I am so very grateful for echinacea. Specifically the e. angustifolia that my husband grew. We dried the roots and make our own capsules as needed.
Lately I've needed.
It's very good for taking out a cold and the like.
While I am in no way offering medical advice I have found that for me it works well. I still have a cold, but it would have been worse.
I hit it with echinacea, cayenne (filled my own capsules) and some commercial garlic capsules that I had around.
I have to be careful with garlic as one of the things it does is make blood platelets slippery. I already take low dose ASA and ginkgo biloba so it's best I watch what I take.
I'm grateful these things exist, that they work, and that I know about them. It makes having a cold almost palatable.
NB The medicinal part of e. angustifolia, as I understand it, is the root.

Saturday, December 4, 2010

My Favourite Fail

epic fail photos - Hanukkah FAIL

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This is my favourite fail ever.
I felt a need to share.
Happy Chanukah.

Friday, December 3, 2010

Photo-Finish Friday--Where's Yogi?

A family enjoys a picnic in Yellowstone National Park.

Thursday, December 2, 2010

Simmering the Cold Away

Turkey Soup. The creamy look is from blenderized potatoes.
Yesterday was soup day. Husband has a cold, I am considering one myself, and I wanted to warm up the house. Soup does that, literally and psychologically.
The carcass went in the pot before 9 a.m. and I let it simmer until mid-afternoon. Good stock takes patience.
We had some leftover boiled potatoes in the fridge. Rather than just chop and toss I decided to sic the immersion blender on them.
I'm glad I did. It made the soup thick and creamy.
Soup is a way to get shed of veggies and whatnot that may be wearing out their welcome. I was able to give a good home to a turnip who ran into a bit of bad luck and wound up in the freezer.
It was mushy and had to be used up quickly, but I think the freezing made it sweeter than it was originally.
The gentle simmer, the soothing, enticing smell, and the knowledge that the evening meal was taken care of helped me write, too.
It was a good day. Even the impending cold didn't seem so bad.


Wednesday, December 1, 2010

Change and Consistency

When there's snow on the ground, and some on the roof, it's good to remember.
This is Fort Assiniboine, AB. It's where I'm from and where I don't get back to nearly enough.
It's grown a bit since I went to school there, but not so much as to be unrecognizable.
That's good.
Change is inevitable, but it's good to mix it with a bit of consistency. If I stand on this hill just right it looks the way it did every school morning from 1964 to 1976.
Do you have a place to return to?
Where do you go to remember?

Tuesday, November 30, 2010

Tuesday Twos -- What I Got Up To

I'm currently rewriting the vampire western. I edited the hard copy and thought it really wouldn't take that much work to get it done. I've been getting antsy to get something published so I knew I needed to be careful. Antsy can lead to bad decisions.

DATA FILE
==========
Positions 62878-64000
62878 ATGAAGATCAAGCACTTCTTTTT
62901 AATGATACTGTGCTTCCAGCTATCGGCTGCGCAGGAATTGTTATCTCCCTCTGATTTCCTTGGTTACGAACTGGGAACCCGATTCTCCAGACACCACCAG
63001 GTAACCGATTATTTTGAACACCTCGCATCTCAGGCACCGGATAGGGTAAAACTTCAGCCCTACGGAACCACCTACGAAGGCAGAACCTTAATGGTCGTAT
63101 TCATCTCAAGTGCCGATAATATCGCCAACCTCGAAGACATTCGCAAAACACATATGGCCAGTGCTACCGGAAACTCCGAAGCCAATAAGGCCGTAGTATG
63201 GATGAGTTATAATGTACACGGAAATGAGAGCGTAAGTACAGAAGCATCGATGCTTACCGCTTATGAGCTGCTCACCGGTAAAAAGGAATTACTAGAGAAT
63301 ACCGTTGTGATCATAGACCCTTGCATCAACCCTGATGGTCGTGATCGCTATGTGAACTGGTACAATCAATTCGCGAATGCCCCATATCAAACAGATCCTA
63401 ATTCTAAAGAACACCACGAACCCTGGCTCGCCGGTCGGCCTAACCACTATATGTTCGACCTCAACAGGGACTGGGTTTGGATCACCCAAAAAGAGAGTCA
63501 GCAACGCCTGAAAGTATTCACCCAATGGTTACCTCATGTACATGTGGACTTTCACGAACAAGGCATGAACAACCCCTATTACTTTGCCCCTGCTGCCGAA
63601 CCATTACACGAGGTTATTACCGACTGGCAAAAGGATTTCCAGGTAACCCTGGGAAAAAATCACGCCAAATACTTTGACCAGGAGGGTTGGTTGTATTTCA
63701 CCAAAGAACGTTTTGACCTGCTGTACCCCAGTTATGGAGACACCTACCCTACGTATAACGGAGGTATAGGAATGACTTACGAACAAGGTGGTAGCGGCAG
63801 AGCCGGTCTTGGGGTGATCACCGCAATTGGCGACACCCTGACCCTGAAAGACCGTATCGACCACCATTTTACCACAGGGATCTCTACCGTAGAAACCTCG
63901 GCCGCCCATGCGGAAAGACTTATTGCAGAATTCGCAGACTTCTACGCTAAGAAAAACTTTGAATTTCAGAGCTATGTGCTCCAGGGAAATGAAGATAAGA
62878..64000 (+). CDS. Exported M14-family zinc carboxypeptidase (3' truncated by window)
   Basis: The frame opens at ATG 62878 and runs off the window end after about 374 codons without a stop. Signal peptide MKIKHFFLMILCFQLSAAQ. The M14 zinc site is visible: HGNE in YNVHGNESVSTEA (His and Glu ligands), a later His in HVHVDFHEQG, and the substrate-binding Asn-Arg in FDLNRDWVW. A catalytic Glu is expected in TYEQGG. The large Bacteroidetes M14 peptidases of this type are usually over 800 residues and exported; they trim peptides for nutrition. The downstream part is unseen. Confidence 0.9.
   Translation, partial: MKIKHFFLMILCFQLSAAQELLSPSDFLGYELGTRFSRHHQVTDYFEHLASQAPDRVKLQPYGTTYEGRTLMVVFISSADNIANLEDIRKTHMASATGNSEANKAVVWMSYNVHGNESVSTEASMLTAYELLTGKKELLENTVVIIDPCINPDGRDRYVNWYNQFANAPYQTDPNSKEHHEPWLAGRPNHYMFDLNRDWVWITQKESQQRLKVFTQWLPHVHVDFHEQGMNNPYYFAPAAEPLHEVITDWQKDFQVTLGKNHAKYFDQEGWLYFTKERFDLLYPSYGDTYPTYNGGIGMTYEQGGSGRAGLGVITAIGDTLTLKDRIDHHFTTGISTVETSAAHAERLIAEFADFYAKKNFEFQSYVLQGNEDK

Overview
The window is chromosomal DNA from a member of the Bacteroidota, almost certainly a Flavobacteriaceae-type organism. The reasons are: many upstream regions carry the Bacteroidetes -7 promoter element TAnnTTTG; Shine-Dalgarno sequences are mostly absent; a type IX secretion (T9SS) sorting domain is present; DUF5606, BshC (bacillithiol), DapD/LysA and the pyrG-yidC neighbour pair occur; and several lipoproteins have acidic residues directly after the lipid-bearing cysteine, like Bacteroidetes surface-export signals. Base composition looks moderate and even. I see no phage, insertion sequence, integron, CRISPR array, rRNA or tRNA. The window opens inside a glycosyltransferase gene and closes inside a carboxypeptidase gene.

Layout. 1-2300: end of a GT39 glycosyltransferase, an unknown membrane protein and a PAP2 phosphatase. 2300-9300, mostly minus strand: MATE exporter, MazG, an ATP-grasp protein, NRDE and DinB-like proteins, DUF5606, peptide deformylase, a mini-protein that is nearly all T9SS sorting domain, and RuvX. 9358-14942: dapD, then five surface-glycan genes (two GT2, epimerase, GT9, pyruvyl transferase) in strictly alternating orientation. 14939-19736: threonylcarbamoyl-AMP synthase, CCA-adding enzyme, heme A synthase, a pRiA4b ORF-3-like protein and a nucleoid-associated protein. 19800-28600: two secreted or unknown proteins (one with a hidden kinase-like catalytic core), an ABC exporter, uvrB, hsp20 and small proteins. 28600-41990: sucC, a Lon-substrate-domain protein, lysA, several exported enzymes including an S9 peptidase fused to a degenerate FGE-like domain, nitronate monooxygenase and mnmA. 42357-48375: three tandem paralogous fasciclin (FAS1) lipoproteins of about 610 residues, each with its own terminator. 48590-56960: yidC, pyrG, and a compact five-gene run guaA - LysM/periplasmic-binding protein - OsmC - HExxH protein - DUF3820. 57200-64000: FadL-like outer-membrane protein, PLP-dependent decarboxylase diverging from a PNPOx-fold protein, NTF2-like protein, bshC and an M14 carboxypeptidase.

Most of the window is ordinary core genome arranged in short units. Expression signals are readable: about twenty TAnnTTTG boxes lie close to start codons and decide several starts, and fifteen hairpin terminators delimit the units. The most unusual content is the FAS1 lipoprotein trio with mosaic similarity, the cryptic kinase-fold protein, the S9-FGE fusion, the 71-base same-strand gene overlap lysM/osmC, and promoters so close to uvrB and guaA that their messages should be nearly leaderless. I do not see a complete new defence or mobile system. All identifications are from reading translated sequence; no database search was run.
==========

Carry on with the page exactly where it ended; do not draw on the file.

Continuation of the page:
Then one afternoon I awoke from a nap with an idea for another story. It was barely formed. I was left with the final scene of a dream, no idea what preceded it, and a vague notion. The scene stuck with me. The notion formed a bit more and it led to me consulting websites on world-building.
These sites got me worked up to form my new world and go back over all my manuscripts to see what else could be done.
I made notes on all of them.
I want to work on all of them at once.
This only sounds good.
I held myself to only going through the steps and making notes on all the others while I actually write the vampire western.
In the violent upheavals of rewriting I've changed the working title from Biting the Dust to Saintree.  I  think it's normally pronounced "Saint Ree," but in my manuscript the characters insist it's "Sane Tree." 

A little digital filter fun on a photo of Wyoming. It's kind of like putting a different working title on a manuscript. Both change how an object is viewed.

Two sentences fresh as blood from a neck bite:
"Since they'd moved to Saintree their children had embraced the life. Neither Eury nor Kid had taken their first human blood yet."
Reading took me to Oz. I love this book. I didn't read children's books when I was a child so I've missed out in some respects, but at least I've read it now. I can appreciate it more today than I would have 40-45 years ago. 
In fact there were a few times I found myself saying out loud, "This isn't a children's book."
Baum had an unceasing imagination and a gift of spare prose to the point of underwriting. It works.
A few more than two from  the scarecrow in The Wonderful Wizard of Oz, L. Frank Baum (Sterling Publishing Co., Inc. 2005). Dorothy has just told him she wants to go back to dreary, gray Kansas. 

" 'Of course I cannot understand it,' he said. 'If your heads were stuffed with straw, like mine, you would probably all live in the beautiful places, and then Kansas would have no people at all. It is fortunate for Kansas that you have brains."